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A LETTER TO THE BANK

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    A LETTER TO THE BANK

    This wasn't me but, I can relate

    A letter to the Bank

    I got an email from one of my lenders yesterday. They check my credit report regularly, and asked me why I haven't made my house payments for the last few months. Here is my response. I had to xxx out the names, but I think you'll get the gist of it.


    xxxx,

    The reason I asked for a call with you this afternoon was to explain the credit report issue that I have. After thinking about it, it's probably better for you guys and your underwriter to have this information in writing.
    I bought my house in the fall of 2007, at the height of the market, for $670,000. Since my divorce, I have been doing everything that I can think of to cut my personal expenses and budget- as I'm sure most everyone else in Obamaland is doing as well. I quit making my house payments to xxxxx xxxxx starting in December 2009. At that time, my goal was to get xx to lower my interest rate (they don't work with consumers unless they are behind on payments). In February 2010, I negotiated a modification that lowered my rate to 6.15% from the previous 7%.
    I have my kids at home 1/2 of the time now, so the other 1/2 of the time I am living in a 5500 sq ft 7 bedroom 4 bath home by myself. About a month ago, I invited a friend over to look at the house who happens to be the top house-jockey Realtor in the valley.
    The new Obamaland appraisal laws, enforced by his federal regulators, state that a house MUST be bracketed by comps in the same area. In my area, the highest selling home in the past year was $480,000, which means that no buyer will ever be able to get financing above and beyond that number unless they make up the difference in cash. My best case scenario is to match the $480,000 selling price (which is a long shot itself) and then pay a 6% ($28,800) commission to the house jockeys. This best case scenario would have me come out of pocket for over $200,000 at closing. In the meantime, I would continue to throw $4000/month into the house in interest payments.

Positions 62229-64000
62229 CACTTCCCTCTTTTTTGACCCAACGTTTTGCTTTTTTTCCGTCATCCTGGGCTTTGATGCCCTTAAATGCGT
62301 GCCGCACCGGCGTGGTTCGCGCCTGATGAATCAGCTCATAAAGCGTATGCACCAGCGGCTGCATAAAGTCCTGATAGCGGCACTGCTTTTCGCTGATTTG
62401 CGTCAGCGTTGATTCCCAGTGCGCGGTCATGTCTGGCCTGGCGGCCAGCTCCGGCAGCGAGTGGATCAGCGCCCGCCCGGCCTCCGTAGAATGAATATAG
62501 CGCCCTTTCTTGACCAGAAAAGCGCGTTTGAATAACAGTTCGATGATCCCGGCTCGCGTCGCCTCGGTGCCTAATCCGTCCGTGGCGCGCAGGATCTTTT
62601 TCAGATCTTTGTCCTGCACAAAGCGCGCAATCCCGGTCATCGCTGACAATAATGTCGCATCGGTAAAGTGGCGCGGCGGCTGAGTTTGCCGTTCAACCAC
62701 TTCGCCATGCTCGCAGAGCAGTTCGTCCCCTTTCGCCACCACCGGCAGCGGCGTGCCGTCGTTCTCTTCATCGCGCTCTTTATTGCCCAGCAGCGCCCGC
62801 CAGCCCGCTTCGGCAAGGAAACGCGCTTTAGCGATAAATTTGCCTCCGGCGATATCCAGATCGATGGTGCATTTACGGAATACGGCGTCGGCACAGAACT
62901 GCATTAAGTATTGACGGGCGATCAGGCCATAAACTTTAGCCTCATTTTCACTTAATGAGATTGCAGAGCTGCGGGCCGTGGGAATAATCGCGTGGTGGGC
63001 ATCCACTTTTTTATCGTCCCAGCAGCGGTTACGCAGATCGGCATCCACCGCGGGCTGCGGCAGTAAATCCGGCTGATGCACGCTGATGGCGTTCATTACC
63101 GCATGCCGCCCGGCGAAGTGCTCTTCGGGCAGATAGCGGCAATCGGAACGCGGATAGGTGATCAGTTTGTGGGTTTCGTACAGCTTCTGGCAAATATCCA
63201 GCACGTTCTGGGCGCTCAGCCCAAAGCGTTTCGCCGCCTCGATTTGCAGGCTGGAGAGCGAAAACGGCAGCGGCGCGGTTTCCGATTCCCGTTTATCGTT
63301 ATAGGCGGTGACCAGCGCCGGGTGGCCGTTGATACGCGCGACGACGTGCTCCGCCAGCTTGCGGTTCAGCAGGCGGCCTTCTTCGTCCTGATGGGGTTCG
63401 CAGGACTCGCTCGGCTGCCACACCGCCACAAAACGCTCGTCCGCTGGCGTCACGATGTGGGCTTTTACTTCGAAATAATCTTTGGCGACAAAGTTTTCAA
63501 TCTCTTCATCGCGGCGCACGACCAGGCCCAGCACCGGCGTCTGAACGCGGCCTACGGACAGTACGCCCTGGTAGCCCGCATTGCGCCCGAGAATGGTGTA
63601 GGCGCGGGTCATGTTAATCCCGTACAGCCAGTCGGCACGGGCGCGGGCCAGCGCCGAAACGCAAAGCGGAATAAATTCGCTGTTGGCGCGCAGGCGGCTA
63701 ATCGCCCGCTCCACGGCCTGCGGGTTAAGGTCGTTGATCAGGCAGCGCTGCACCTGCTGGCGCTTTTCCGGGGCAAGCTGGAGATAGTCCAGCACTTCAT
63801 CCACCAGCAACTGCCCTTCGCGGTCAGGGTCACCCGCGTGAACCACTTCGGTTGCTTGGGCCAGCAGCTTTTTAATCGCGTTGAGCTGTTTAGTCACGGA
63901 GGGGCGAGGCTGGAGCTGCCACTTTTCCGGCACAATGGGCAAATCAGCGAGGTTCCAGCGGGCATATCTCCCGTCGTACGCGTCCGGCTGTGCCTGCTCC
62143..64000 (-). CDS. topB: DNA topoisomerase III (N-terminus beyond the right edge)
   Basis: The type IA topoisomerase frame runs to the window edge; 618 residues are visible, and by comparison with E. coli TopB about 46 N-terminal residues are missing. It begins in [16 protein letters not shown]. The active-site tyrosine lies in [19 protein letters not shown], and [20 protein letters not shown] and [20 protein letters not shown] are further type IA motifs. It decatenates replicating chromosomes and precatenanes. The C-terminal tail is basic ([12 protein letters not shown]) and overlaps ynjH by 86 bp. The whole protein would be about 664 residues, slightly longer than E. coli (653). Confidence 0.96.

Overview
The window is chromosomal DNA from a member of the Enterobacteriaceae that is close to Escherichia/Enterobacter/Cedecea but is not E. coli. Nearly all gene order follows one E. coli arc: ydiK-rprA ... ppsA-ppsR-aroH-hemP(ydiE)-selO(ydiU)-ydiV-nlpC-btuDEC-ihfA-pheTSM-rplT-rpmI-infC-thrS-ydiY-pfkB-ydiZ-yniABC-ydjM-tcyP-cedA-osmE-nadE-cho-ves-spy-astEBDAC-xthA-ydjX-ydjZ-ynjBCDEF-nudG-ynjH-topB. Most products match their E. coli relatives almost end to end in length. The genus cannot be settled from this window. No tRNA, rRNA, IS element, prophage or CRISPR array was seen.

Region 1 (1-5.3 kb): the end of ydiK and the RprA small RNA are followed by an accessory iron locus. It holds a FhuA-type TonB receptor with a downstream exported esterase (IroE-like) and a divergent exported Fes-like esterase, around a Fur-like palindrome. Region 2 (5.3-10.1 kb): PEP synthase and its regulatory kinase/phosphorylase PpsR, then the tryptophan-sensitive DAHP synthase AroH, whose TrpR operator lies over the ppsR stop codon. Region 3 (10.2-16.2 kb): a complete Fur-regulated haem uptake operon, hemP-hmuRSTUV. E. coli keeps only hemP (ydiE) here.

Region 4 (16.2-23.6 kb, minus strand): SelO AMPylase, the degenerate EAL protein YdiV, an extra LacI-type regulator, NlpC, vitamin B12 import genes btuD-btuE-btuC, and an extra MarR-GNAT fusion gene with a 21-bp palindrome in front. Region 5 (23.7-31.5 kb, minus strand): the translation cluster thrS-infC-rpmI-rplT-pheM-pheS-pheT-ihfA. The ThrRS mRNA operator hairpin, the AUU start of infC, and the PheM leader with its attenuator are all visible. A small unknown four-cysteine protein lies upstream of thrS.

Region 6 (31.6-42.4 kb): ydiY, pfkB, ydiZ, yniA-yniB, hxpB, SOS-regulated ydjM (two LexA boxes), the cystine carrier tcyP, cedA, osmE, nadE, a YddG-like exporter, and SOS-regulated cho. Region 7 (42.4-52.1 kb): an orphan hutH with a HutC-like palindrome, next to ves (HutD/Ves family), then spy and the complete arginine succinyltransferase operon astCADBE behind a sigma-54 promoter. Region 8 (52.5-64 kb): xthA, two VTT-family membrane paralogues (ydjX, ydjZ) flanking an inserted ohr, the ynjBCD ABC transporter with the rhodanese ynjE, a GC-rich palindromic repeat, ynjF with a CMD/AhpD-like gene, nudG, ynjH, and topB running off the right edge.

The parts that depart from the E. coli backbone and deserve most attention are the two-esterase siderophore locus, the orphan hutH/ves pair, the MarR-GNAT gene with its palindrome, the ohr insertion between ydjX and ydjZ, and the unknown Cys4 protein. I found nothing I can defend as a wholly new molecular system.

It wasn't a huge leap for me to decide to give the house back to xxxxx xxxxx. The foreclosure hasn't happened yet, and I'm going to drag it out for as long as possible, so I'm unsure of the timeline.
    Xxxx, I think you know that I used to own a residential construction company during the housing boom. I have designed a 2600 sq ft home that I can build for $65,000. I'll be paying for it out of pocket, and it's the right size for me and my pile of kids. I'll be building it on land that adjoins xxxxxxxx, so there will be a 65K comp. next door.
    I now have a following of about 500 people who are regularly checking my personal website for updates on my construction project. You wouldn't believe the level of excitement by the public to the idea of building a house for $65,000. I already have RMT customers who are saying that if I can stay on budget and forward plans and specs to them, they will buy property and build this same house.

    The end result is I'll be living in a house with no payment. This will give me the opportunity to build my financial statement rather then put every spare penny into a losing proposition. I'm a bit sad about losing the house, but as a practical business decision, it is the right move for me. As far as your underwriter is concerned, It will actually raise my net worth once the foreclosure goes through.
    If you'd still like a call, let me know. If this is an acceptable explanation, forward this on to xxxxxxx for my file. I'm in the office today if you want to talk about this.


    to the man.
    Don't worry about the guns, send lawyers and money.

    “The hardest thing to explain is the glaringly evident, which everyone has decided not to see.”
    Ayn Rand
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